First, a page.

Craig S. Mullins

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April 2006





The DBA Corner
by Craig S. Mullins


Data Security and Privacy: Concerns of the DBA?


As organizations and governments acquire more and more data, all the while clamoring for even more data, DBAs will likely be drawn into areas that heretofore mostly have been foreign to them. DBAs will be asked to move away from their tried and true technical comfort zone, into the more ambiguous gray area of ethics and morality as it concerns data.

One of the biggest growing concerns for those of us who deal with data on a daily basis will be the impact of analyzing and mining large volumes of data. This brings along with it many issues including security, personal privacy, and the potential for abuse.

It is one thing for companies with which you do business to maintain data relating to your transactions. It is another thing if your personal information is to be gathered from multiple sources and analyzed for details of your personal life – details that can make it easier for someone to assume your identity or to eavesdrop on your actions. But technology and the US political climate are collaborating to makes such analysis more common place.

Consider for example, a recent story in the Christian Science Monitor, (US Plans Massive Data Sweep). This article describes a US government effort called ADVISE, an acronym for Analysis, Dissemination, Visualization, Insight, and Semantic Enhancement. ADVISE is a little-known system that is basically a big data mining program gathering information from multiple sources (blogs, government records, intelligence reports, and so on). When I first read this article, I immediately thought about George Orwell's 1984 and drew dire implications for personal privacy.

However, if we think about this a little bit longer and deeper we can perhaps conjure up more reasonable thoughts. It should not be a big concern when an operation such as ADVISE is sifting through data in the public domain. But it can become potentially problematic when data that you think is personal becomes public. My e-mails, my purchases, the books I check out of the library - these are things I hope to be personal. Assuming that this is so, or will be so in the future, seems to be naive.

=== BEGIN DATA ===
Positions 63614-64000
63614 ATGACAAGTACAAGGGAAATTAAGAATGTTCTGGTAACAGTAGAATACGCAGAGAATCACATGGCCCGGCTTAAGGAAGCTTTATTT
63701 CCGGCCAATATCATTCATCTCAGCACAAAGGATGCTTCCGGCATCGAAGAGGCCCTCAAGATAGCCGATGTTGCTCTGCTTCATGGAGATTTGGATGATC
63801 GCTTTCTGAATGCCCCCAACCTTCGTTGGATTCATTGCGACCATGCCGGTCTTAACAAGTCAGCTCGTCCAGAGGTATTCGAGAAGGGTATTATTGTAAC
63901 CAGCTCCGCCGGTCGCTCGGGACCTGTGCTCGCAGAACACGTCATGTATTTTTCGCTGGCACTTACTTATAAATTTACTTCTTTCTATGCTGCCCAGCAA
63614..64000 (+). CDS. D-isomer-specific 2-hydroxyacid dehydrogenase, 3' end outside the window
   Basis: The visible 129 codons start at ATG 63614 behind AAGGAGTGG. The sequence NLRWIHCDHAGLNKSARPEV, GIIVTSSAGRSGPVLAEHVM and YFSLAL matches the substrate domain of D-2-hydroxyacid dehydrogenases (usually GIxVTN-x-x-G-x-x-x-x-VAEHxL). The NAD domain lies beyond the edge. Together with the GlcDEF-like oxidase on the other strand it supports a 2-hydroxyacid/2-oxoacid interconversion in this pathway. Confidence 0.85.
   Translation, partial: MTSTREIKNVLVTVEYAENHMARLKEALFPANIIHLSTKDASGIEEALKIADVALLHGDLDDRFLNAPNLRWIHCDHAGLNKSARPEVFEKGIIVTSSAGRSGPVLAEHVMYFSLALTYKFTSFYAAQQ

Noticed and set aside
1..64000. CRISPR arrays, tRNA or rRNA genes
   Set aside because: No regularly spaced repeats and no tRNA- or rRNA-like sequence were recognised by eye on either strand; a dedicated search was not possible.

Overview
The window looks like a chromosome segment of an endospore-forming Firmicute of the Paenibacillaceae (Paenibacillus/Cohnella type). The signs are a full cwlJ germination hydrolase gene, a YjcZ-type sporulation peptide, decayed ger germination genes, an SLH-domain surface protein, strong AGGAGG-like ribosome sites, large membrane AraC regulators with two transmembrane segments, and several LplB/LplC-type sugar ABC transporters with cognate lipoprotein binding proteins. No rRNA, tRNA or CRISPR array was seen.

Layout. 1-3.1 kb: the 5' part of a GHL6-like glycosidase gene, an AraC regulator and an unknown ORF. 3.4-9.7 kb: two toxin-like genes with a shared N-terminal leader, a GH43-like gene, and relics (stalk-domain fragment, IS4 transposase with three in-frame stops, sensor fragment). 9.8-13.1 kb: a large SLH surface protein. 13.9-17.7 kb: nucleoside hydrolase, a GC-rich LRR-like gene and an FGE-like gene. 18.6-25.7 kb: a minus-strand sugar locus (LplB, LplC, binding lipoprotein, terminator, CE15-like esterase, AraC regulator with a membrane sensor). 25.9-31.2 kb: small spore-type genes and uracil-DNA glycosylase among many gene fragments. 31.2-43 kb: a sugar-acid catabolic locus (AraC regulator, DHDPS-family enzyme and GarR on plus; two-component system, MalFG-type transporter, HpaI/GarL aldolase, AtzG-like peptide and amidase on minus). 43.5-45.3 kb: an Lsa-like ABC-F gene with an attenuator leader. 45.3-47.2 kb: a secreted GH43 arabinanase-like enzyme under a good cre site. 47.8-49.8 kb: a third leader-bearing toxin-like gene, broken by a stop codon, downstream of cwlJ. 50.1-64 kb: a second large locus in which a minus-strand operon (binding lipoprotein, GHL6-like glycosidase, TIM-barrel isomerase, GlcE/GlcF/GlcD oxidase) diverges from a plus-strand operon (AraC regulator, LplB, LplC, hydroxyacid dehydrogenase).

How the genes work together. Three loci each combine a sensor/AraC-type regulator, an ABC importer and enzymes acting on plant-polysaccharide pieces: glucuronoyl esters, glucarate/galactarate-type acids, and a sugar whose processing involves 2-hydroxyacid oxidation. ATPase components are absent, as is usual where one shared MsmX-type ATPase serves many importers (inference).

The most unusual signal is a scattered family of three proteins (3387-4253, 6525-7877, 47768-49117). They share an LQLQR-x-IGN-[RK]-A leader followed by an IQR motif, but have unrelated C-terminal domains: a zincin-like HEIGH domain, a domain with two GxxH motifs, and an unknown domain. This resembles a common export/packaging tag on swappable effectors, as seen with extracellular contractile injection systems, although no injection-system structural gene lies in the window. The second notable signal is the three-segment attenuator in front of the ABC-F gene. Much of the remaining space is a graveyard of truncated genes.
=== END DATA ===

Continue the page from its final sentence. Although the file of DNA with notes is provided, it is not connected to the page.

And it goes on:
But what responsibility does a company have with its customers concerning their data. Should my ISP be able to guarantee the security of my e-mail such that no one can access it? Perhaps on their servers but can anyone guarantee what happens to data as it floats through the ether from originator to destination? And is it unreasonable to assume that the government might try to force ISPs to turn data over? This is not that far-fetched given the recent attempt by the US government to get Google to hand over data from its search operations.

Shouldn't the details of my credit card records be only between me and the credit card company?  I can understand a credit bureau needing information on current balances, but no one should be able to gain access to what I bought and where I bought it. Should they?

Even more to the point, shouldn’t the details of our financial transactions be private? Once again, they are not, even today – for example, the US federal government is informed about every transaction exceeding $10,000. Given today’s political climate, your data will likely continue to be made more “available.”

Much of the drive to assemble information from multiple sources and mine it seems to be driven by efforts to combat terrorism. Now I understand the desire to catch and thwart terrorists. I am all in favor of that. I just don't know how much freedom we should be willing to give up in order for that to happen. As Ben Franklin put it, much more elegantly than I ever could, "Those who would sacrifice freedom for security deserve neither."

So what can a DBA do about all of this? Well, perhaps not much at this juncture. But be prepared for some extreme requests on your data. It looks like the government will be asking for it – and in more ways than just this one, especially when you take a look at government regulations and compliance requirements, such as the Sarbanes-Oxley Act. But that is a whole different kettle of fish, which frankly, I applaud. I like it when government regulations force companies to take care of their data as they should already be doing. I just worry a bit when the government (or a private corporation, for that matter) decides it wants to know everything about me.






From Database Trends and Applications, April 2006.

2006 Craig S. Mullins,  All rights reserved.